Just Life

Perspective from a Shoebox

Tom has been going through shoeboxes of photos and clippings and . . . stuff . . . that he's been carting around and storing in closets ever since we've been together.

I can't believe some of the stuff he has squirreled away in his shoeboxes!  Amazing things.  Newspaper clippings from high school races.  Race programs.  School papers.  Every single issue of his high school newspaper!  Certificates.  Ribbons.  Prizes and awards.  Things printed with that purple ink of ditto machines.

Seriously.  The stuff time capsules are made of.  

He's sorting through things and tossing most of it.  But, along the way, we're enjoying all these treasures from the past.

Back when he looked like this . . . 

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Yes.

Let's go back to the time of this photo.

1975.

Tom was a senior in high school.  A runner - cross country and track.  Also a good student with a great sense of humor and a penchant for satire.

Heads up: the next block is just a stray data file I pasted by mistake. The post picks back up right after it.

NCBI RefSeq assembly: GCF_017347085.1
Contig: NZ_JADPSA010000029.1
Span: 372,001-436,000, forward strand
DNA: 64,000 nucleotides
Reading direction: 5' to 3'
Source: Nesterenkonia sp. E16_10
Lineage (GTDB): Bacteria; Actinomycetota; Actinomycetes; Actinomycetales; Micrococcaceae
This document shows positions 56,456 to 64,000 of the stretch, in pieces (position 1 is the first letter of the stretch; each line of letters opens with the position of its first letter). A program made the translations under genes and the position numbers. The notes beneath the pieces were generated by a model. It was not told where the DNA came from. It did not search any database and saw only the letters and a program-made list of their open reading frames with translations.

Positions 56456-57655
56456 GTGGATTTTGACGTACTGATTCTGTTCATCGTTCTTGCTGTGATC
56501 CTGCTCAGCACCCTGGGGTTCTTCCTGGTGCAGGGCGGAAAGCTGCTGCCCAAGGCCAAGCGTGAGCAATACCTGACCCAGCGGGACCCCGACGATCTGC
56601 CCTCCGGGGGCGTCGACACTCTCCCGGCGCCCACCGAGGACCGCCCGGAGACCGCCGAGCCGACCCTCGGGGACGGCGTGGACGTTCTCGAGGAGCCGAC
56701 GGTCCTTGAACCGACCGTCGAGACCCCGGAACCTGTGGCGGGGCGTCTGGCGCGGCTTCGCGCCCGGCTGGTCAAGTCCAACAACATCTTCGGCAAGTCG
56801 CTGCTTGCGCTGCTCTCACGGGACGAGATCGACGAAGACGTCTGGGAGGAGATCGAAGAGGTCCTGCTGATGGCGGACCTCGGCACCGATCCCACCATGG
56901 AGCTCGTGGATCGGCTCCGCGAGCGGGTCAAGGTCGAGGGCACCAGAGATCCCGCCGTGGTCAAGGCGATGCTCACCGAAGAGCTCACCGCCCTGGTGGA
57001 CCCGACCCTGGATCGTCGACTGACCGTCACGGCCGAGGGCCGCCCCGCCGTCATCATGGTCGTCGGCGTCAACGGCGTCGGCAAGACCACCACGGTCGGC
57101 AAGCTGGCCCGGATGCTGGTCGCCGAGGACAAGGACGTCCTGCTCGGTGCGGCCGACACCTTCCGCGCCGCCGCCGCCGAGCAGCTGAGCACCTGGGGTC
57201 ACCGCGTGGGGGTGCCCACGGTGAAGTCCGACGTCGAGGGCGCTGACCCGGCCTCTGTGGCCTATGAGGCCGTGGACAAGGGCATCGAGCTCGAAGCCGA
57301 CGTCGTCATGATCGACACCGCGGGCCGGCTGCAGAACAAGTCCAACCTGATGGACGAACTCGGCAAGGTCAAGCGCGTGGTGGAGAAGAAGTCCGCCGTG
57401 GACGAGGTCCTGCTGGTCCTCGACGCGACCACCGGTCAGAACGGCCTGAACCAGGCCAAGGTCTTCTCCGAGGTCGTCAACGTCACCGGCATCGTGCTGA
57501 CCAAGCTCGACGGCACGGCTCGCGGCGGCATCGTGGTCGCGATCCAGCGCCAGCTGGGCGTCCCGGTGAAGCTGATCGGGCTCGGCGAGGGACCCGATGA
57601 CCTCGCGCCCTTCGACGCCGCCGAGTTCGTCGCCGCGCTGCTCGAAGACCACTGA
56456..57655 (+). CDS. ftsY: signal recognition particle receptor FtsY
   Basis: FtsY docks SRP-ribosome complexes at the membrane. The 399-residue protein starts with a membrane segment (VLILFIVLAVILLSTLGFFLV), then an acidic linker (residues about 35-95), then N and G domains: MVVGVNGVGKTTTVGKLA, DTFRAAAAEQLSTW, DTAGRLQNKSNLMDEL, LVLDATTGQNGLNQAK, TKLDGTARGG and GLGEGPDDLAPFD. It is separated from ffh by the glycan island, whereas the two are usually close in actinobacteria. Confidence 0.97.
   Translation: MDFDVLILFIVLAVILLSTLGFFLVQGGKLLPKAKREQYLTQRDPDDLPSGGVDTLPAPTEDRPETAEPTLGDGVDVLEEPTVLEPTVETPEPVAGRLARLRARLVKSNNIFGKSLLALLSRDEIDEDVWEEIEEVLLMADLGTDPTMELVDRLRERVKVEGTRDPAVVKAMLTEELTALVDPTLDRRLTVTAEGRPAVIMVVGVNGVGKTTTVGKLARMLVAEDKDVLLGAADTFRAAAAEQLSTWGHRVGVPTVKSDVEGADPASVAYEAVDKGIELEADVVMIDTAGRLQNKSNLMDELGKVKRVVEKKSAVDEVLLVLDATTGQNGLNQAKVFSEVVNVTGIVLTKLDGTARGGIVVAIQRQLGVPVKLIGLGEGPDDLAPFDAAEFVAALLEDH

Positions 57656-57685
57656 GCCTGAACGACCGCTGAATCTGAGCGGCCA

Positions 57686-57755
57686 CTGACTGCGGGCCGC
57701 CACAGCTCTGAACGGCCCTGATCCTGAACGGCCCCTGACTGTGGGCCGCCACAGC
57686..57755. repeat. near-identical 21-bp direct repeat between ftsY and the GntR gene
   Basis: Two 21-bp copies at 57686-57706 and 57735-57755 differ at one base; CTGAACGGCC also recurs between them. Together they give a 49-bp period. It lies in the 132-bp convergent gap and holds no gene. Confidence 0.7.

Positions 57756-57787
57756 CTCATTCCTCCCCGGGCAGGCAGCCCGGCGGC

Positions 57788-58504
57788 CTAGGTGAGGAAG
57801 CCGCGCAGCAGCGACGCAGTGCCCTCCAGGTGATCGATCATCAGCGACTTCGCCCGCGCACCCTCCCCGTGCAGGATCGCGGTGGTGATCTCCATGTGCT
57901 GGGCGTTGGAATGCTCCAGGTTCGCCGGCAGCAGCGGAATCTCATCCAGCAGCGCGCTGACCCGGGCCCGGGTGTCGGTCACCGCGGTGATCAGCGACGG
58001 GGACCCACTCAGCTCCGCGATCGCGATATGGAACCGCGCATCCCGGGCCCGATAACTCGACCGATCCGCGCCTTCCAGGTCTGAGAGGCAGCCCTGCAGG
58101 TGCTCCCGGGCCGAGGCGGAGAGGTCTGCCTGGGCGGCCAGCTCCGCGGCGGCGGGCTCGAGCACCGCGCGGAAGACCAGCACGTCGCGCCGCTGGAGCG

We found this paper (among many) in one of his boxes . . . brittle now, and faded by years of storage.

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He can't exactly remember why he wrote this particular paper.  Maybe a class assignment?  Maybe a submission for the school paper?  Maybe just inspired by . . . current events of the day.  Whatever the reason, though, it's fun to read -- and especially because while it was written in 1975, it resonates today.  (In a way I'm sure 1975-Tom would never imagined.)

I thought you all  might enjoy reading it, too, so here it is -- Tom's unnamed article from 1975:

In the beginning God created heaven and earth, the United States of America, Washington D.C., baseball, hot dogs, apple pie and Chevrolets.  The government was without form and void, and the spirit of '76 was moving over the face of the land.  And God said, "Let there be government."  And from the anarchy rose a government of the people, for the people, and by the people.  And God separated the executive branch from the judicial branch and the legistlative branch, and the house from the senate, and all of that he separated from the church.  And God saw that it was good.

And the Lord said, "Let the govenment put forth a constitution yielding laws and amendments according to their own kind.  And let there be taxes, a budget, and the C.I.A."  And it was so.